Teaching Kids Money Concepts

teaching kids money conceptsTeaching kids money concepts is easier with The Four Money Bears. A book review by Patrick Eng.

I was recently introduced to a book called The Four Money Bears, by Mac Gardner, a Certified Financial Planner practitioner based in Tampa, Florida.  He created it to help teach youngsters (ages 5 to 10 years) about money. It’s a charming story, and a great way to begin money conversations in any family. Grandparents can read this book to their grandkids, and parents can use it to introduce financial concepts to their children at an early age.

Gardner uses the four money bears – Spender Bear, Saver Bear, Investor Bear and Giver Bear – to teach kids about the four primary functions of money. Each has their own strengths and weaknesses; and, as such, they cannot be successful on their own. By working together to create a game plan (budget), they can all be successful.

Reading the book as a family is a great way to discuss the many uses of money and learn how to view each in a healthy way. You can go online at www.teachkids.money to learn more.

Teaching kids money concepts with The Four Money Bears.

The Four Money Bear Rules:

  1. Spend Cautiously
  2. Save Diligently
  3. Invest Wisely
  4. Give Generously
By |2022-01-13T09:02:20-07:00January 31st, 2022|Books, Financial Planning|

Psychology of Money

McCann-WEBOne of the most important lessons I’ve learned in my career is that financial outcomes are governed by behavior, not knowledge. It has to do with the psychology of money. Our financial success is most influenced by our emotions and feelings, rather than the facts and formulas.

Isn’t that the case with so much in life?

Our emotions are uniquely our own, given our diverse backgrounds, ages, and experiences. So, it’s important to be aware of our emotions and their impact on the decisions we make. At the same time, it’s unrealistic to think we can shut them out of our decision-making process.

Even reasonable people can react poorly to financial circumstances. In The Psychology of Money, the author highlights this reality and explores proactive steps anyone can take to work in tandem with their emotions. Here are two interesting examples.

You’ll Change

I’ve seen this in myself and my clients countless times. Your goals will change. Your work plans will change. Your kids’ plans will change. Thus, it’s important to avoid the extreme ends of planning; don’t make narrow plans that take you down only one path. When life changes happen, be ready to change your plan. Just because you made a decision that worked well under prior circumstances doesn’t mean you must stick with that decision forever.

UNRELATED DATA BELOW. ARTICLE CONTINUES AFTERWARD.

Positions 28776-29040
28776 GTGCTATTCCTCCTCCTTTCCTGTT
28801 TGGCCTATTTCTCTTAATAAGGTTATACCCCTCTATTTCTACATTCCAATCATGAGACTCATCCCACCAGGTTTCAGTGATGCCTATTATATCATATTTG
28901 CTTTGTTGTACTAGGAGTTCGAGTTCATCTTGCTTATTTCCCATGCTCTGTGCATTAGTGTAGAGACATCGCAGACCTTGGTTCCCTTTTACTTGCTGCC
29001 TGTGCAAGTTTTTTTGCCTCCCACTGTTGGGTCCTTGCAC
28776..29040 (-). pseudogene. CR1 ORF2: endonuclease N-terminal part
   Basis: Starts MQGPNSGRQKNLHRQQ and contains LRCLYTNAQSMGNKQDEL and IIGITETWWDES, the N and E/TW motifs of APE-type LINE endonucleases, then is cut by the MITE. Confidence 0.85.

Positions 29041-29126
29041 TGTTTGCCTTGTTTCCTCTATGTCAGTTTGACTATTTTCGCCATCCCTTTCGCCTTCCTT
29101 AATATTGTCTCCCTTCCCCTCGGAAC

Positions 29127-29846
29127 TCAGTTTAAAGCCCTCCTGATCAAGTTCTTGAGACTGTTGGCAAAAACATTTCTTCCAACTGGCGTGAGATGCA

Getting Wealthy vs. Staying Wealthy

This is a fun one to observe. As people move from wealth accumulation toward financial independence and retirement, their attitudes about money often change in surprising ways. It’s like any other life change – graduating school, getting married, having kids, becoming a homeowner, starting a new job. It’s never quite what you thought it would be. Often, it’s better than what you imagined, yet there are always new fears you didn’t anticipate. You begin to view risk through an entirely different lens. Focusing on stability and dependable income often becomes more important than hitting the great opportunities.

As a financial planning professional, I see it as my role to help each client develop strategies that will enable them to succeed through their unique psychology. Not despite it.

 

For Further Reading – The Psychology of Money

psychology of money

*A portion of proceeds from your purchase at Bookshop.org helps support independent authors and bookstores.
By |2021-01-12T14:54:53-07:00February 1st, 2021|Books, Financial Planning|

Mindful Spending

If you want to plan and track your spending but have struggled to use budget apps or software, kakeibo budget journaling might be a good fit for you. Kakeibo (kah-kay-bow ) is a form of budget journaling created by Japan’s first female journalist, Hani Motoko, in 1904. The word literally means household account book, though it has become more-commonly known as mindful spending.

An important distinction of this budgeting system is that it must be done on paper (not with an app or digital spreadsheet). This makes it a great resource for those who are highly-tactile learners. Consider using a kakeibo if you enjoy using a bullet journal.

Mindful Journaling = Mindful Spending